Table 2 Unadjusted outcomes of the study population
Fig. 2
figure 2

Kaplan-Meier survival curve for the primary outcome of 90-day mortality in the 3 study groups. AF atrial fibrillation. Notes: Log-rank test p < 0.0001

Table 3 Adjusted hazard ratio of 90-day mortality comparing new-onset AF, non-AF and preexisting AF
Table 4 Adjusted odds ratio of hospital mortality comparing new-onset AF, non-AF and preexisting AF

Variables related to mortality

Figure 3 shows the associations between different variables and 90-day mortality among patients with AF. After adjusting for the variables in model 2, we found that age (HR 1.03, 95% CI 1.03–1.04, p < 0.001), congestive heart failure (HR 1.22, 95% CI 1.11–1.33, p < 0.001), cerebral infarction (HR 1.78, 95% CI 1.56–2.04, p < 0.001), pulmonary embolism (HR 1.51, 95% CI 1.18–1.93, p < 0.001), sepsis (HR 1.37, 95% CI 1.22–1.55, p < 0.001), SOFA score (HR 1.15, 95% CI 1.13–1.16, p < 0.001), WBC count (HR 1.02, 95% CI 1.01–1.02, p < 0.001), amiodarone (HR 1.16, 95% CI 1.05–1.29, p = 0.004), non-dihydropyridine CCB use (HR 1.15, 95% CI 1.03–1.27, p = 0.011), and digoxin (HR 1.23, 95% CI 1.10–1.39, p < 0.001) were associated with a significantly increased risk of 90-day mortality. In contrast, hypertension (HR 0.86, 95% CI 0.78–0.94, p = 0.001), hyperlipidemia (HR 0.82, 95% CI 0.72–0.92, p = 0.001), β-blockers use (HR 0.59, 95% CI 0.53–0.65, p < 0.001), statin use (HR 0.76, 95% CI 0.68–0.86, p < 0.001), and warfarin use (HR 0.42, 95% CI 0.37–0.47, p < 0.001) were protective factors for 90-day mortality in patients with AF. Patients with AF in the CSRU had a lower risk of 90-day mortality than patients with coronary care unit (CCU) (HR 0.37, 95% CI 0.31–0.44, p < 0.001), while patients with AF in the surgical intensive care unit (SICU) had an increased risk of 90-day mortality (HR 1.30, 95% CI 1.13–1.51, p < 0.001).

Fig. 3
figure 3

Multivariate Cox regression analyses in patients with AF for 90-day mortality after adjustment with model 2. ICU intensive care unit, CHD coronary heart disease, COPD chronic obstructive pulmonary disease, SOFA Sequential Organ Failure Assessment, WBC white blood cell, HB hemoglobin, SCr serum creatinine, AF atrial fibrillation

Discussion

The incidence of new-onset AF is high in current critically ill patients and is associated with an increased mortality rate. However, strategies for treatment and management of these patients remain controversial. In this large retrospective study, we provide an important reference for the prognosis and management of new-onset AF. After adjusting for confounding factors in two models using Cox and logistic regression analyses, new-onset AF was found to be associated with significantly higher 90-day and hospital mortality than non-AF and preexisting AF. The prevalence of new-onset AF was approximately 9.4%. Furthermore, after adjusting for confounding factors in model 2 using multivariate Cox analyses, we also demonstrated that age, congestive heart failure, cerebral infarction, pulmonary embolism, sepsis, SOFA score, WBC count, amiodarone use, non-dihydropyridine CCB use, and digoxin use were associated with an increased risk of 90-day mortality in patients with AF, while hypertension, hyperlipidemia, β blockers use, statin use, warfarin use were protective factors for 90-day mortality in patients with AF. Patients with AF in the SICU had an increased risk of 90-day mortality compared with those in the CCU after adjusting for confounding variables.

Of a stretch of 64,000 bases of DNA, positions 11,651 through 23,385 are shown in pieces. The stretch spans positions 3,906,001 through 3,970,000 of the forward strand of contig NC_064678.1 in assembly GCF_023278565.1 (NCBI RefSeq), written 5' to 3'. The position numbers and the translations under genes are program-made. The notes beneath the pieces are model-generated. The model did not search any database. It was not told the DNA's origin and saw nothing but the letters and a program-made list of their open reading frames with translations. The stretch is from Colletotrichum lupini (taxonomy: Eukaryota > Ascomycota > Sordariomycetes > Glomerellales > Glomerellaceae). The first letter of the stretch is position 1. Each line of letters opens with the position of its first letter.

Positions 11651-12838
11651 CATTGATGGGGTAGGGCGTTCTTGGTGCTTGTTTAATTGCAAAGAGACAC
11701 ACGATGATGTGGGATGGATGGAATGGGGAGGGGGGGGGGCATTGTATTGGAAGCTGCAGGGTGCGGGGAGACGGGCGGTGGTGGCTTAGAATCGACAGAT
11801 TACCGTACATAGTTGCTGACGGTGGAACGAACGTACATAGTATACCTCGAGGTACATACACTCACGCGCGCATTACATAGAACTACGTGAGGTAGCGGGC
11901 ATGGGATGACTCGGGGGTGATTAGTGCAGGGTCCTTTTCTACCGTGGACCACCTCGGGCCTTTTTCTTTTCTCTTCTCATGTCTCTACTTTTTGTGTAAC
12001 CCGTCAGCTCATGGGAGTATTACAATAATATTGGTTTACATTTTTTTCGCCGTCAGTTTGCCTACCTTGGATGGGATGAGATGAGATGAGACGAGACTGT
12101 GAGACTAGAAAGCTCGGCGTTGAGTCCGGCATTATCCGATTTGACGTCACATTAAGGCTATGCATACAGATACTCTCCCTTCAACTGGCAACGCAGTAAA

Several previous studies have indicated that preexisting AF is associated with worse outcomes including higher rates of hospital and long-term mortality than non-AF patients [4, 9, 13]. In a previous retrospective study, preexisting AF was associated with an approximately 4 times increased risk of mortality compared with non-AF [20]. However, the effect of new-onset AF on mortality among critically ill patients remains controversial. Some prior studies did not support a significant correlation between new-onset AF and a high mortality risk [15, 21]. Another prospective cohort study showed that new-onset or preexisting AF was independently associated with increased mortality [14]. In our study, the univariate Kaplan-Meier method showed that the 90-day mortality rate among patients with preexisting AF was higher than that among those with new-onset and non-AF. However, consistent with previous research, after adjustment using two different models, new-onset AF was associated with higher 90-day mortality than preexisting and non-AF. This may be because multiple potential factors affect mortality associated with new-onset AF. Nevertheless, prior studies have failed to compare the mortality risk between patients with new-onset AF and those with preexisting AF [6, 22, 23]. The prevalence of new-onset AF in ICU patients in the current study is comparable to that reported in previous research [4, 6, 22, 24]. The reason why new-onset AF is associated with a poor prognosis is unclear. Infection and inflammation in critically ill patients may cause structural changes in the heart and accelerate electrical conduction [25, 26]. In addition, patients with electrolyte imbalances and those being treated with vasopressin therapy are also more likely to develop AF [27, 28]. An observational study revealed that the incidence of hemodynamic instability in patients with new-onset AF was significantly higher than that in patients with preexisting AF [24]. During AF, coordinated depolarization and contraction of the heart are disturbed by countless and disordered atrial electrical pulses, resulting in unstable contractions and loss of “atrial rhythmic beating”, thereby impairing cardiac output.